Conference Coverage

Whole genome sequencing benefits pediatric ICU patients



– In the pediatric intensive care unit (PICU), rapid whole genome sequencing (rWGS) with targeted phenotype analysis often leads to specific changes in patient management, similar to what is seen when rWGS is applied to neonatal ICUs. The findings come from the first study to look at outcomes of rWGS in the PICU outside of infancy.

Child with IV in hospital bed NaiyanaDonraman/Thinkstock

In the NICU, previous studies have shown an rWGS diagnostic rate ranging from 36% to 57%, and an estimated 49%-72% of these diagnoses result in changes to patient management; 38%-45% of those diagnoses had not been previously considered.

The researchers found similar benefits when the age of patients was extended to 18 years in the PICU. “We were happy to see we were able to make specific changes in ICU management, with three of those being medication changes based on the diagnosis, and one being in the transition to palliative care while the patient was still in the PICU,” Erica Sanford, MD, said in an interview.

Dr. Sanford is a pediatric clinical care fellow at the University of California, San Diego. She presented the study at the Critical Care Congress sponsored by the Society of Critical Care Medicine.

Changes as a result of rWGS included factor replacement for a factor XIII deficiency, avoidance of renal biopsy because the diagnosis was made genetically, and use of serial MRI and other imaging methods to identify disorder-related sequela. “We’re hopeful as the turnaround for genome sequencing decreases that we’ll be able to offer this as a test when appropriate when a patient is presenting with an illness that doesn’t have a clear etiologic diagnosis,” said Dr. Sanford.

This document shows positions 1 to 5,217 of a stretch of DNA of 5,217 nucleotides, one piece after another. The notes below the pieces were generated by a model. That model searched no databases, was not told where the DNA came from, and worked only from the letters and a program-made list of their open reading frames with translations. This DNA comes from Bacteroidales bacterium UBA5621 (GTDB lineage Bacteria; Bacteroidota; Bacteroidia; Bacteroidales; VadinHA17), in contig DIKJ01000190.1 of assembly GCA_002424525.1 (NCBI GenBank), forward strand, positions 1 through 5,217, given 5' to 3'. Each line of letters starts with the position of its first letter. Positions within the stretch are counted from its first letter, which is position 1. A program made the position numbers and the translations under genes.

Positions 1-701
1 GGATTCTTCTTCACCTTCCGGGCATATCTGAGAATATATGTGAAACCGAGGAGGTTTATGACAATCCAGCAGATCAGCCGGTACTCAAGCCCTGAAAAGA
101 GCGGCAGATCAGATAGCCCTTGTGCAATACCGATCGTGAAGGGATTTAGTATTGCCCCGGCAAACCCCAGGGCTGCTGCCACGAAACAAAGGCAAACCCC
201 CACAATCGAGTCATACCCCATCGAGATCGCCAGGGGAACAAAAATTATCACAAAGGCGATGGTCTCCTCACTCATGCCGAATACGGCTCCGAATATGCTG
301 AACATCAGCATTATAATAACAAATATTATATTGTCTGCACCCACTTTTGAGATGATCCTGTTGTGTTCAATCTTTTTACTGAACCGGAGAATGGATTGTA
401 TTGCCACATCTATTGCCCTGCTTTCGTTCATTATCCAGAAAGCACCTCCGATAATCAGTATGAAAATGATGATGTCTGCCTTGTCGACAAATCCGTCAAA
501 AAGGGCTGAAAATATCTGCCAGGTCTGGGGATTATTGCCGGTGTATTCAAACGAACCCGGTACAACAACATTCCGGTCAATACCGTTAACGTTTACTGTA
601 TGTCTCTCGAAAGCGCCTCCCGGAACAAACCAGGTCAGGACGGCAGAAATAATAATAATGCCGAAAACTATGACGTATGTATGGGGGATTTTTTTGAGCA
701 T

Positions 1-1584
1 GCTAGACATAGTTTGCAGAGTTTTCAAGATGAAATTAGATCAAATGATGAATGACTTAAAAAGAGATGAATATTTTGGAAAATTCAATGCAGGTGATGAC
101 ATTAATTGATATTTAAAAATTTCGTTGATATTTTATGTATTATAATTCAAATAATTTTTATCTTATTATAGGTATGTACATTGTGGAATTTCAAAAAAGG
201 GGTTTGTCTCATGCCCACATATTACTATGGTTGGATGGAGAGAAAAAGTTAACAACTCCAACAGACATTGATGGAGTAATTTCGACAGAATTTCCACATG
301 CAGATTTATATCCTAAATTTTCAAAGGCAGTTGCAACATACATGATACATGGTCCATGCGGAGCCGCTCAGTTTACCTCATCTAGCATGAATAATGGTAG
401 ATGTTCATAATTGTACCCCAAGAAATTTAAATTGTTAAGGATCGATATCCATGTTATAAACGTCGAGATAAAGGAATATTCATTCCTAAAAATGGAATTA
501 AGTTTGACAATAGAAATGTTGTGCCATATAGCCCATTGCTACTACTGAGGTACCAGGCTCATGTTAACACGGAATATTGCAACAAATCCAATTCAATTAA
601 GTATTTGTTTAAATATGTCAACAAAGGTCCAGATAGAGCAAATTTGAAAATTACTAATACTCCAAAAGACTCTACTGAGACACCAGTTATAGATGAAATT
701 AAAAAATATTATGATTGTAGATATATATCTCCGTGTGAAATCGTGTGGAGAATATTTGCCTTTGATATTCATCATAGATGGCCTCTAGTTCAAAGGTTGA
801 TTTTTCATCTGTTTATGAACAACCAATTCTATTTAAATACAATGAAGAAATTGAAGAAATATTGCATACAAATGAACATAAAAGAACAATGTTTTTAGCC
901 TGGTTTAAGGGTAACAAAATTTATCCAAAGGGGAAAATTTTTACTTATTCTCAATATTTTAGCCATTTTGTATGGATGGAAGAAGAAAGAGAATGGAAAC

Certainly not every patient in the PICU should undergo rWGS, given its expense. Although the study was too small to identify candidate patients, there were some trends – patients in cardiac arrest were more likely to be receiving a genetic diagnosis. “We weren’t able to answer the question of which patients in the pediatric ICU should get whole genome sequencing – our next step is to have a larger group of patients so we can determine specifically which patients might benefit,” said Dr. Sanford. The team also plans to do a cost analysis of rWGS in the PICU setting.

The researchers examined data from a PICU at a tertiary children’s hospital, including records from 38 patients who underwent rWGS between July 2016 and May 2018. Based on the initial sequencing results, 18 underwent diagnostic rWGS. The average age of children was 5.7 years (median 3 years), with patients ranging from 4 months to 18 years old.

The most common reasons for PICU admission were shock (16% of all patients, 17% of patients who received diagnostic rWGS), respiratory failure (18% and 17%), cardiac arrest (13% and 22%), and altered mental status (13% and 11%).

Eleven of 18 patients (61%) who received an rWGS diagnosis experienced a subacute, non-ICU change in management. Four diagnoses (22%) led to a change in ICU management, and three led to no changes in patient management.

The National Institutes of Health funded the study. Dr. Sanford had no relevant financial disclosures.

SOURCE: Sanford E et al. CCC48, Abstract 373.

Next Article:

   Comments ()